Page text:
Is there an easy way to test what type of NAT a router uses?



horacebork
Premium
join:2011-03-17
09001
Reviews:
·voip.ms
·Time Warner Cable
reply to idbit

I wonder how they found out my IP was feeding a SIP phone? ... Plus if there is anything they can really do?

one thing i was surprised to discover early on was exactly how many times my local ip address was being 'hit'. before knowing much about security, i mistakenly thought that since my ip address was 'private' and not static, it would not be vulnerable. nothing could be further from the truth.

there are people out there that scan for ip addresses in numerical sequence. thus *any* ip address active on the internet is accessible. when they get a hit on such an ip address, they start scanning for ports. when they have a 'live one', they then start exploiting that opening for any possible weakness.

to answer your second question: strong firewall or other equivalent countermeasure that actively deflects such intrusions.
--
".. the sofa has just vanished." ".. well, that's one mystery less."

garys_2k
Premium
join:2004-05-07
Farmington, MI
Reviews:
·Callcentric
·callwithus
reply to idbit

Most any router with no ports forwarded should be able to deflect an outside attack, as was found here: »El Cheapo Router Challenge

A technical "win" was declared, but it wasn't simple and no real threat occurred, »First winner - El Cheapo Router Challenge

If outsiders are still getting in I'd say it's not from scans, it's from their having recorded your IP as a good one, found back when you were forwarding ports. In any case, though, if you've closed the doors the router ought to keep them out.


zm

join:2001-06-19
canada

1 recommendation

reply to Mango

said by Mango:

StillLearn's router must use Full-cone NAT, correct?

Is there an easy way to test what type of NAT a router uses?

I would try to run sipsak against the router from another box on the intarwebs, and see if I got an answer; here's an example against atlanta.voip.ms:

$ sipsak -v -v -s sip:atlanta.voip.ms
No SRV record: _sip._tcp.atlanta.voip.ms
No SRV record: _sip._udp.atlanta.voip.ms
using A record: atlanta.voip.ms
warning: need raw socket (root privileges) to receive all ICMP errors

message received:
SIP/2.0 200 OK
Via: SIP/2.0/UDP 127.0.1.1:46822;branch=z9hG4bK.1995f7ee;alias;received=**.***.**.**;rport=46398
From: sip:sipsak@127.0.1.1:46822;tag=62628a27
To: sip:atlanta.voip.ms;tag=as0c4c7c7c
Call-ID: 1650625063@127.0.1.1
CSeq: 1 OPTIONS
User-Agent: VoIPMS/SERAST
Allow: INVITE, ACK, CANCEL, OPTIONS, BYE, REFER, SUBSCRIBE, NOTIFY, INFO
Supported: replaces
Contact:
Accept: application/sdp
Content-Length: 0

** reply received after 42.774 ms **
SIP/2.0 200 OK
final received


phoneuser

join:2012-12-19
New York, NY

1 edit

1 recommendation

reply to Mango

said by Mango:

Is there an easy way to test what type of NAT a router uses?

Here are a few that I know about.

* NAT tester at »nattest.net.in.tum.de
Requires Java, unfortunately. I've found that the final test (UDP Reverse Traceroute) can hang. If it does, then you can abandon it and still see the results of the other tests by clicking on the "permanent link for your results" link. It also tests for the presence of SIP and FTP ALGs. For my router, it reports the correct results for the things that I know about by other means.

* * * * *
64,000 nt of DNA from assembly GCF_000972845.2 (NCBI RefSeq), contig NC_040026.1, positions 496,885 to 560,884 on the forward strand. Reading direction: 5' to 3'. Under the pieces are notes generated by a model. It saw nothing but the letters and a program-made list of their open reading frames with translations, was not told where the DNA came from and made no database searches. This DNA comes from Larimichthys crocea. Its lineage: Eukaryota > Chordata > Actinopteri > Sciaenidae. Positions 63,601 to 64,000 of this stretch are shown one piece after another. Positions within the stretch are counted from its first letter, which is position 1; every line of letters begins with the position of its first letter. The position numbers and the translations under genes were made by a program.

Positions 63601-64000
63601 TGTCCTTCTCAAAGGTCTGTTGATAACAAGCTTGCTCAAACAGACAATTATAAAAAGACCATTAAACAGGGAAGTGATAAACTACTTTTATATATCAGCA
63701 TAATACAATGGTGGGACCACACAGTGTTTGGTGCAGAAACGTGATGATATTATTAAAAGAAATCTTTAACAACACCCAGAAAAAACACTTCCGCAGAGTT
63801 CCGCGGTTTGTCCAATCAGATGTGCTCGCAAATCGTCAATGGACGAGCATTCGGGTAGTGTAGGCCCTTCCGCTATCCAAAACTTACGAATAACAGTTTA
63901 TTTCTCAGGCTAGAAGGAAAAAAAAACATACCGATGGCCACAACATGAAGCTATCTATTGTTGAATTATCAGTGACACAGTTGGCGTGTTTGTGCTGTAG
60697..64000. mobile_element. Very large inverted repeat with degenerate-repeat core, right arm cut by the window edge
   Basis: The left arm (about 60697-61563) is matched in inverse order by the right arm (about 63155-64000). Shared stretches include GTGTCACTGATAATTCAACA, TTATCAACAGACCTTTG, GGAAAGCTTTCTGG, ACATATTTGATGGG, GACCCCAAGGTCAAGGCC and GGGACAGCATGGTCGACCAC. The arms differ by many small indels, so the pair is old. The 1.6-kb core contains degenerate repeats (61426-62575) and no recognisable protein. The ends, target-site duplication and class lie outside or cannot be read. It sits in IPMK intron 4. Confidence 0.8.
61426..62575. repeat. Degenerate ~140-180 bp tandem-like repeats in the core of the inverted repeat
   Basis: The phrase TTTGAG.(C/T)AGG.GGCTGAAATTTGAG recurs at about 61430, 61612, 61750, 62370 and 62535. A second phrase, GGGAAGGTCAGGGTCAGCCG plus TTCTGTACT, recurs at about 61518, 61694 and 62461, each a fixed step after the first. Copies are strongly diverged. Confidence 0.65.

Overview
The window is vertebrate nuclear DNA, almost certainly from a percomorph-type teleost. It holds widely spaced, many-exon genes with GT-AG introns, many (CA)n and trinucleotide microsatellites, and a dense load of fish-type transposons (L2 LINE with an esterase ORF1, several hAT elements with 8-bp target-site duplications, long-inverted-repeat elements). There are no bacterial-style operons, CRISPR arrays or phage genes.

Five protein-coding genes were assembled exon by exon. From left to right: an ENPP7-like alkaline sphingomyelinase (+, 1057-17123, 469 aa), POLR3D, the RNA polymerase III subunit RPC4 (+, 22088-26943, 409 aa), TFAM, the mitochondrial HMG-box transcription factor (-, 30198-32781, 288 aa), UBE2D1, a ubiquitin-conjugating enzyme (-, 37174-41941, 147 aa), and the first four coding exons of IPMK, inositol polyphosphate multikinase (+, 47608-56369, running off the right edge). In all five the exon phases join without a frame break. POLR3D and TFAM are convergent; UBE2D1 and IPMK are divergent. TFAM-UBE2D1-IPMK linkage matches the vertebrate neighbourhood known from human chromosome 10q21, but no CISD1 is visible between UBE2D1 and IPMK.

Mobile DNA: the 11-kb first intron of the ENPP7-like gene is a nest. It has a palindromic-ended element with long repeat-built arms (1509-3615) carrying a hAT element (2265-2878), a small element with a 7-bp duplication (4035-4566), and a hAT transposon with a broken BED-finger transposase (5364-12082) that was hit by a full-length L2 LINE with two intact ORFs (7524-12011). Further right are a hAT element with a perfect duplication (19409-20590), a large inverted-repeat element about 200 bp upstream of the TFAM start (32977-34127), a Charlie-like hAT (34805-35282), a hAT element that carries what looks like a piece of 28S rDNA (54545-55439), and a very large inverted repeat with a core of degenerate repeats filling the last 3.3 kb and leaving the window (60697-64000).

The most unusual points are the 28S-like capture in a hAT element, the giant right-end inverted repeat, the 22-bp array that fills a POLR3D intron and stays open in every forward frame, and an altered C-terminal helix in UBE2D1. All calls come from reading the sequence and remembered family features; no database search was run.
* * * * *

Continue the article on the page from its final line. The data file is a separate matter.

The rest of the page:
* On Mac OS X, launch the Messages application. Skip the setup if you're not a chatter. From the menu bar, go to Video > Connection Doctor. Choose "Network Status". "Router Type" should show the NAT type. I've found that sometimes it fails to detect the type the first time; toggling to "Statistics" and back to "Router Type" seems to fix this. It reports the correct NAT type for my router.

* I no longer have one of these ATAs, but I've used this before with success. Sipura/Linksys ATAs have a "STUN Test Enable" option (with the other "NAT Support" options) which, when set "on" and with STUN configured, will report the detected NAT type in the debug log on a coldstart of the device.

idbit

join:2008-12-04
Florida
reply to idbit

said by Stewart:

I believe that Accounts --> advanced --> Local SIP Port is the setting to change on a Yealink.

That is right. I finally did change the Local SIP Port there. At first, I wanted to see if I would get any more of these calls. I finally did two nights ago. This one was more persistent than ever. I couldn't make it stop ringing - even if I hit Reject, or answered it, or hung up. When I did answer it, I would hang back up and the phone would just continue ringing. I forgot what combination eventually got it to stop ringing. I just started pressing buttons - Hold, Transfer, until finally, it stopped ringing. So that was all it took for me at that point. I changed the Local SIP Port.

said by horacebork:

there are people out there that scan for ip addresses in numerical sequence. thus *any* ip address active on the internet is accessible. when they get a hit on such an ip address, they start scanning for ports. when they have a 'live one', they then start exploiting that opening for any possible weakness.

By a 'live one', do you mean an open port? Or does open/closed really even matter?


horacebork
Premium
join:2011-03-17
09001
Reviews:
·voip.ms
·Time Warner Cable

sorry, i'm a bit slangy. yes, a 'live one' would be an open port.
if an ip address has an open port, the potential to exploit it exists.
if there is no open port (no software listening on the other end) there is no exploit available (that i know of).

think of it as an actual wall (brick, steel whatever). if there isn't an opening (port) of some kind, you have to cut you way through.
(making your own way through would be outside the scope of the discussion, i suppose).

--
".. the sofa has just vanished." ".. well, that's one mystery less."


MZB

join:2010-11-25
Dunrobin, ON
reply to grand total

said by grand total:

You can't. But, I suppose, if enough people stop using 5060 then the scanners will start looking for other ports.

After I moved my ATA from 5060/1 to 5064/5 it took 2 years before I noticed another hack attempt. Needless to say, I've moved it now to a completely random port number which is quiet (according to the SANS Internet Storm Centre »isc.sans.edu/port.html?port=5060 ).